What Drugs Are Illegal to Have in My Car? Can I drive while taking prescription drugs?

Law enforcement can pull you over if they think you may be under the influence of any type of drugs. Protect your rights by knowing the facts about what qualifies as an OVI offense under Ohio Law.

Most everyone is aware that according to Ohio State Law it is illegal to operate a vehicle while impaired by alcohol (BAC of .08 or higher). However, another common OVI (Operating a Vehicle Under the Influence, ORC 4511.19) charge is that of other drugs, including those prescribed to you by a doctor. Yes, that’s right, if they suspect you of taking certain prescription medication prior to driving, police officers can charge you with a DUI or OVI.

What Reasons Do Police Have to Suspect Drugs?

Should a police officer observe a traffic violation or erratic driving behaviors, they will pull the vehicle over and begin to collect information to ascertain whether or not the driver might be impaired. They will begin by asking if you have been drinking alcohol or taking any drugs or medication recently. They will also check your license to see if there are any outstanding warrants or previous violations. While you should cooperate with law enforcement by supplying your name, license and registration, you should not violate your own rights by answering questions without a qualified central-Ohio defense attorney present.

After asking these questions, should the officer suspect you are under the influence of illegal or prescribed drugs that impair one’s ability to operate a vehicle, they will administer a Field Sobriety Test (FST). The FST will help them determine if you should be arrested. The procedures used for FST can vary and can be difficult for some individuals to perform regardless of intoxication. Standard FST includes assessing the suspects balance, physical ability, attention level or other factors that the officer may use to determine whether the suspect is driving under the influence. While you do not have to voluntarily perform the FST, failure to do so will result in a suspension of your driver’s license. If arrested, you will be asked to perform a chemical test, such as a blood, plasma, or urine test. If you have been asked to perform a chemical test, it is imperative you contact a qualified central-Ohio defense attorney as soon as possible.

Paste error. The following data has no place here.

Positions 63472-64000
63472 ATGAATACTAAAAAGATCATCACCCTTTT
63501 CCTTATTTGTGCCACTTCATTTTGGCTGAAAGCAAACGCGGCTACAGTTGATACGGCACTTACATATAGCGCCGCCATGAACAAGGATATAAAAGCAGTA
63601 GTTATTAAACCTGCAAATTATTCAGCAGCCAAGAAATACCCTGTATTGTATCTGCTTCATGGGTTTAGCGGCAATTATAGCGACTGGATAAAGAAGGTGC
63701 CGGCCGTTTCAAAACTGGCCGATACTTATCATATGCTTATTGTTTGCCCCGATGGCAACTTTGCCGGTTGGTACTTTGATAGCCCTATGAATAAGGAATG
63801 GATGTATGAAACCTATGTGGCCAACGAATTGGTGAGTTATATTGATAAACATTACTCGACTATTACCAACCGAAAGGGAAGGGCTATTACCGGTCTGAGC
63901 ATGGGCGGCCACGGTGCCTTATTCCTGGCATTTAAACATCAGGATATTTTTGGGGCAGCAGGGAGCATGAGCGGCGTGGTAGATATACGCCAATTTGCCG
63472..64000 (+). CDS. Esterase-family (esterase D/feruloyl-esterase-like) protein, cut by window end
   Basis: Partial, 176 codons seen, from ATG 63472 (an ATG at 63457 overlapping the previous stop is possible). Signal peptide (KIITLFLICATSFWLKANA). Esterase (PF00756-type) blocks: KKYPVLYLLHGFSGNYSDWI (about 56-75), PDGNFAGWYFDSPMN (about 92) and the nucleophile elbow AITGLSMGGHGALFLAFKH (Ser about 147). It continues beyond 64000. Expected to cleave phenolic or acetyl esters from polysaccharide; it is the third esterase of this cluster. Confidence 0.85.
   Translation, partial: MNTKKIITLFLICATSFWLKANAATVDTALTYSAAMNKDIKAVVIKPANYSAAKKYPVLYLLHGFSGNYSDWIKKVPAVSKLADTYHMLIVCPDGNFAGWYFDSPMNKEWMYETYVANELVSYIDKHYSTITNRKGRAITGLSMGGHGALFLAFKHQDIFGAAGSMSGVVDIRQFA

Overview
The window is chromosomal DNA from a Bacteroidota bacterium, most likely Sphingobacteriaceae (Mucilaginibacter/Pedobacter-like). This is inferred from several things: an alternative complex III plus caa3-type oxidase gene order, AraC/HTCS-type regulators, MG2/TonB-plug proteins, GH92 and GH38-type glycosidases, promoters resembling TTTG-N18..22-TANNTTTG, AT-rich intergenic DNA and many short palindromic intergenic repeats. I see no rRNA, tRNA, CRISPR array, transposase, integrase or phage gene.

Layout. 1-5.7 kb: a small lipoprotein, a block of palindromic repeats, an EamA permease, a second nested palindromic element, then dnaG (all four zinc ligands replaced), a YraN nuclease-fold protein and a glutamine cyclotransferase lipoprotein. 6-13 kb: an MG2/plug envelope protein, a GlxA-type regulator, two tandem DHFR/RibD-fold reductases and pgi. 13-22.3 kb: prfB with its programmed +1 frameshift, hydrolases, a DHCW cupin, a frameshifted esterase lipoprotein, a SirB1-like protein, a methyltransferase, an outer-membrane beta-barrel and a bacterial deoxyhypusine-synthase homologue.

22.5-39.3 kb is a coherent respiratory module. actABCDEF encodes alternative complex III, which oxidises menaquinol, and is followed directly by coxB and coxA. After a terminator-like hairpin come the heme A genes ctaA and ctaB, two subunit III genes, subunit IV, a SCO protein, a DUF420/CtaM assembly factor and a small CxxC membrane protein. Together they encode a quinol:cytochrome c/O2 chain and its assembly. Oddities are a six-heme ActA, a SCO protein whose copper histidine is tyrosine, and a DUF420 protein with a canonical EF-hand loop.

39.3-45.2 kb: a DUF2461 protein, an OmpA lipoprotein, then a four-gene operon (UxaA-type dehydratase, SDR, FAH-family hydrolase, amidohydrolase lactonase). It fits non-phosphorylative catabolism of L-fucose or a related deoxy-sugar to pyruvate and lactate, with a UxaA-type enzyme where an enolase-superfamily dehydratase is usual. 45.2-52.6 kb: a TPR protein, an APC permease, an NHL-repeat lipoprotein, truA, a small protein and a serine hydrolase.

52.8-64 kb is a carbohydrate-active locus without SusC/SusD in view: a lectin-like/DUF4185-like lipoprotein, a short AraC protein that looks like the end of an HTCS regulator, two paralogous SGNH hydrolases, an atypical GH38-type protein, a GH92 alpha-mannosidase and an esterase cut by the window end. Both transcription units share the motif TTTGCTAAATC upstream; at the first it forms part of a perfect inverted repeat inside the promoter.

What Drugs Are Illegal?

If law enforcement discovers evidence for the use of drugs such as marijuana, cocaine, methamphetamines, other controlled substances, or any of the following prescription and non-prescription drugs while driving, the driver can be charged with a drug-related OVI/DUI.

  • Pain medications – oxycodone, hydrocodone, Percocet, and OxyContin
  • Sleeping pills, such as Ambien or Lunesta
  • Antihistamines that cause drowsiness
  • Anti-anxiety medication which causes fatigue, such as Valium or Xanax
  • Anti-addiction medication such as Methadone or Suboxone
  • Over the Counter (OTC) medications, such as cough and cold medication that cause drowsiness or impairment

While this is not an exhaustive list, the drugs listed have been cited in many DUI/OVI cases across the country and in central Ohio.

How Do I Protect Myself from Criminal Charges?

If you were wrongfully charged with an OVI or DUI, you can take steps to protect your freedom and your future with a knowledgeable DUI defense attorney.

A knowledgeable criminal defense attorney will be able to assess the details of your situation and determine if charges can be dismissed or reduced. They will determine if law enforcement followed the correct procedures during your arrest or if the FST were administered legally by a certified officer. FST and biological tests can be mishandled, and an attentive attorney can uncover any mistakes made in the process.

Seeking the help of a DUI/OVI attorney will give you peace of mind knowing you are not fighting criminal charges alone. A trusted Ohio defense attorney can help mitigate damages to your job, family, future, and reputation.

Contact an experienced criminal defense attorney to fight for your rights today.

Sources:

Ohio Revised Code 4511.19

https://www.findlaw.com/dui/arrests/field-sobriety-tests.html